Apr 27, 2018
"Pythagoras' Rainbow Quilt," by Natalie Hobson (Sonoma State University, Rohnert Park, CA)210 x 150 cm, cotton fabric, 2017

This design begins with an elementary geometric concept that illustrates the relationships between areas of squares formed from the sides of a right triangle. Iterating this concept leads to a beautiful fractal which, when looking deeper and deeper, leads to an abundance of beauty and intrigue. What area of the quilt is covered by purple fabric, by blue fabric, ... by red fabric? This quilt showcases the beauty that is possible through angles: a rainbow of color and a pattern of squares. -- Natalie Hobson
Apr 27, 2018
"Fibonacci Trivet," by Andrea Heald (University of Washington, Seattle)12 x 12 cm, cotton thread, 2012

This trivet consists of 12 rings. Each ring has the same number of consecutive segments as the corresponding Fibonacci with the first two rings being solid and the last having 144 distinct segments. Colors for segments were chosen so that no two adjacent segments have the same color. -- Andrea Heald
Apr 27, 2018
"Kleine Fröschlein," by Zdeňka Guadarrama (Rockhurst University, Kansas City, MO)43 x 23 x 23 cm, wire, 2017

The interpretation of mathematical ideas, nature, and the relations and transitions between them, are at the core of my work as an artist. "Kleine Fröschlein" is a study of a Klein bottle, a perfect playground for a couple of frogs to have some fun with a game of tag. Will they ever catch each other? -- Zdeňka Guadarrama
Apr 27, 2018
"Harnessing Chaos #5-9-53023," by Gary Greenfield (professor emeritus, University of Richmond, VA)15 x 20 cm, digital print, 2017

I label the edges of a 30 x 40 grid with zeros and ones. I treat each row of edges and each column of edges as inputs to a chaotic one-dimensional cellular automaton. After 500 iterations of the automata I use the edge labels to assign hexadecimal digits to the cells. I assign colors to the digits to create a composition. I generate artworks by repeating the process 25,000 times invoking a hill-climbing algorithm to maximize the number of occurrence of the hex digits 5 (brown) and 9 (yellow) in the central region. The choice of digits induces rules governing how browns and yellows can be positioned with respect to each other. Rule 30 is used for rows of edges. Rule 54 is used for columns of edges. -- Gary Greenfield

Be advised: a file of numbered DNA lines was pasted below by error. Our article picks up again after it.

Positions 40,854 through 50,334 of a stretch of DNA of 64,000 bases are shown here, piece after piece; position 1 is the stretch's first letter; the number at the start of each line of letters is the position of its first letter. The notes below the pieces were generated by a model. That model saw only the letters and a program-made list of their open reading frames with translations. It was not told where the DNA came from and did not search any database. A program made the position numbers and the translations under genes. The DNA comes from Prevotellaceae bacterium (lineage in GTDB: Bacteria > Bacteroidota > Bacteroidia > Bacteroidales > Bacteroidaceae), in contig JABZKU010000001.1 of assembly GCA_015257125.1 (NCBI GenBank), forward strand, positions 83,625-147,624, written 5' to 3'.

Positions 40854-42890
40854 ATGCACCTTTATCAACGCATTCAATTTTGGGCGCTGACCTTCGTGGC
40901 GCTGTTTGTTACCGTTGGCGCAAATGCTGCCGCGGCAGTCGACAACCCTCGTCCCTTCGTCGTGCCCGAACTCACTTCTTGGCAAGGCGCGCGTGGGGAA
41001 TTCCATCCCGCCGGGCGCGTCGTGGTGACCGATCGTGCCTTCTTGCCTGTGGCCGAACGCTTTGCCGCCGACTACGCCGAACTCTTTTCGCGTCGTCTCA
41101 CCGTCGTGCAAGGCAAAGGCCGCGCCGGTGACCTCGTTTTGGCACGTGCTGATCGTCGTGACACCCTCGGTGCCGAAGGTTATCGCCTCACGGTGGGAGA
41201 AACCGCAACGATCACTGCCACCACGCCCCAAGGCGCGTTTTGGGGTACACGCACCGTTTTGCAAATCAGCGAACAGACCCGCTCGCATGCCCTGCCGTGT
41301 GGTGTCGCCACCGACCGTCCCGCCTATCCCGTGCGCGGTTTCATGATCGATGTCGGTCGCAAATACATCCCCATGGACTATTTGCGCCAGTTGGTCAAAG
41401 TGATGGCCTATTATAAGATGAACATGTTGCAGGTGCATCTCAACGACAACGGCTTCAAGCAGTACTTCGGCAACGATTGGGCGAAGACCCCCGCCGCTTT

Apr 27, 2018
"Serpentine Symmetries," by Susan Goldstine (St. Mary's College of Maryland, St. Mary's City)37 x 30 x 20 cm, glass and crystal beads, thread, clasp, ear wires, 2017

In our paper "Building a better bracelet: wallpaper patterns in bead crochet," Ellie Baker and I prove that 13 of the 17 wallpaper groups generate designs in bead crochet rope, but two of them only occur in fairly trivial patterns. This seamless necklace smoothly transitions between designs for all 13 groups. The earrings (inner loop), bracelet (outer loop), and clasp (back) are bead woven with planar wallpaper designs that generate the patterns on the necklace. "Serpentine Symmetries" is handmade and contains over 7700 beads. -- Susan Goldstine
Apr 27, 2018
"Series of Rhombic Polyhedra," by Faye E Goldman (Ardmore, PA)30 x 30 x 15 cm, polypropylene ribbon, 2016

I love using the Snapology technique to make polyhedra. This series of models, based on Platonic solids, is built using only rhombi. The grouping of rhombi, which represent each face of the base solid, share a vertex (star) in the center made of 2n rhombi, where n is the number of sides of the model’s Platonic face. An additional 2n rhombi are added around the vertex. Then a final rhombus is added to each edge. The vertices of the initial polygon have 3 or 4 rhombi. I find it is fascinating that with these simple rules, vertices appear with 3, 4, and 5 rhombi. -- Faye E. Goldman